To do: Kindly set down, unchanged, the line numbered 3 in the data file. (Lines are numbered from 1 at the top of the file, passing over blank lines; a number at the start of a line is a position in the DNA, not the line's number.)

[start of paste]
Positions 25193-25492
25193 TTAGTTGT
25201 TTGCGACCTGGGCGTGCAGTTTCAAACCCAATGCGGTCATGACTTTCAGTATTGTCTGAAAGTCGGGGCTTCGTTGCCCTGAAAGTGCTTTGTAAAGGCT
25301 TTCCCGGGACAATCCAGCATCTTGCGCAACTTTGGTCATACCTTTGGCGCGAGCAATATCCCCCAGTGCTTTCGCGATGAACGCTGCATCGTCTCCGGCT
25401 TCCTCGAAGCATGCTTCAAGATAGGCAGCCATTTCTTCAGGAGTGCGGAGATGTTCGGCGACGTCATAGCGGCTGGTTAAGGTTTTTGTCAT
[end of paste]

25201 TTGCGACCTGGGCGTGCAGTTTCAAACCCAATGCGGTCATGACTTTCAGTATTGTCTGAAAGTCGGGGCTTCGTTGCCCTGAAAGTGCTTTGTAAAGGCT